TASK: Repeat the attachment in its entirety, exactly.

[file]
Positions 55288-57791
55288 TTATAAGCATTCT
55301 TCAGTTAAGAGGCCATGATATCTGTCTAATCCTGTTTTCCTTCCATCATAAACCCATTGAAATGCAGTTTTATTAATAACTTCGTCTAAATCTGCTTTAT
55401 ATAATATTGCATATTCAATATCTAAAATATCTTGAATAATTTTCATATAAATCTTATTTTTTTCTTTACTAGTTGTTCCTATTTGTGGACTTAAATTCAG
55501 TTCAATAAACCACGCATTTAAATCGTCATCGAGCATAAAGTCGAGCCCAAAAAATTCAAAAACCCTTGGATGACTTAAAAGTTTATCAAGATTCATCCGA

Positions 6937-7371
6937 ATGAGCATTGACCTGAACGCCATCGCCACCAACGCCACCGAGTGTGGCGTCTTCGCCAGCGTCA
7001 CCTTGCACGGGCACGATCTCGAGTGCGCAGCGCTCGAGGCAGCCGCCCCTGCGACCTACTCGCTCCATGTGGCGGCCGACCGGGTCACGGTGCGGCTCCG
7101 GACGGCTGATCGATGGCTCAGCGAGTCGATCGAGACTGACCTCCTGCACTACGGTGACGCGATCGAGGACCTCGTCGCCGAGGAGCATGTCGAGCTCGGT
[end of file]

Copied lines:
Positions 55288-57791
55288 TTATAAGCATTCT
55301 TCAGTTAAGAGGCCATGATATCTGTCTAATCCTGTTTTCCTTCCATCATAAACCCATTGAAATGCAGTTTTATTAATAACTTCGTCTAAATCTGCTTTAT
55401 ATAATATTGCATATTCAATATCTAAAATATCTTGAATAATTTTCATATAAATCTTATTTTTTTCTTTACTAGTTGTTCCTATTTGTGGACTTAAATTCAG
55501 TTCAATAAACCACGCATTTAAATCGTCATCGAGCATAAAGTCGAGCCCAAAAAATTCAAAAACCCTTGGATGACTTAAAAGTTTATCAAGATTCATCCGA

Positions 6937-7371
6937 ATGAGCATTGACCTGAACGCCATCGCCACCAACGCCACCGAGTGTGGCGTCTTCGCCAGCGTCA
7001 CCTTGCACGGGCACGATCTCGAGTGCGCAGCGCTCGAGGCAGCCGCCCCTGCGACCTACTCGCTCCATGTGGCGGCCGACCGGGTCACGGTGCGGCTCCG
7101 GACGGCTGATCGATGGCTCAGCGAGTCGATCGAGACTGACCTCCTGCACTACGGTGACGCGATCGAGGACCTCGTCGCCGAGGAGCATGTCGAGCTCGGT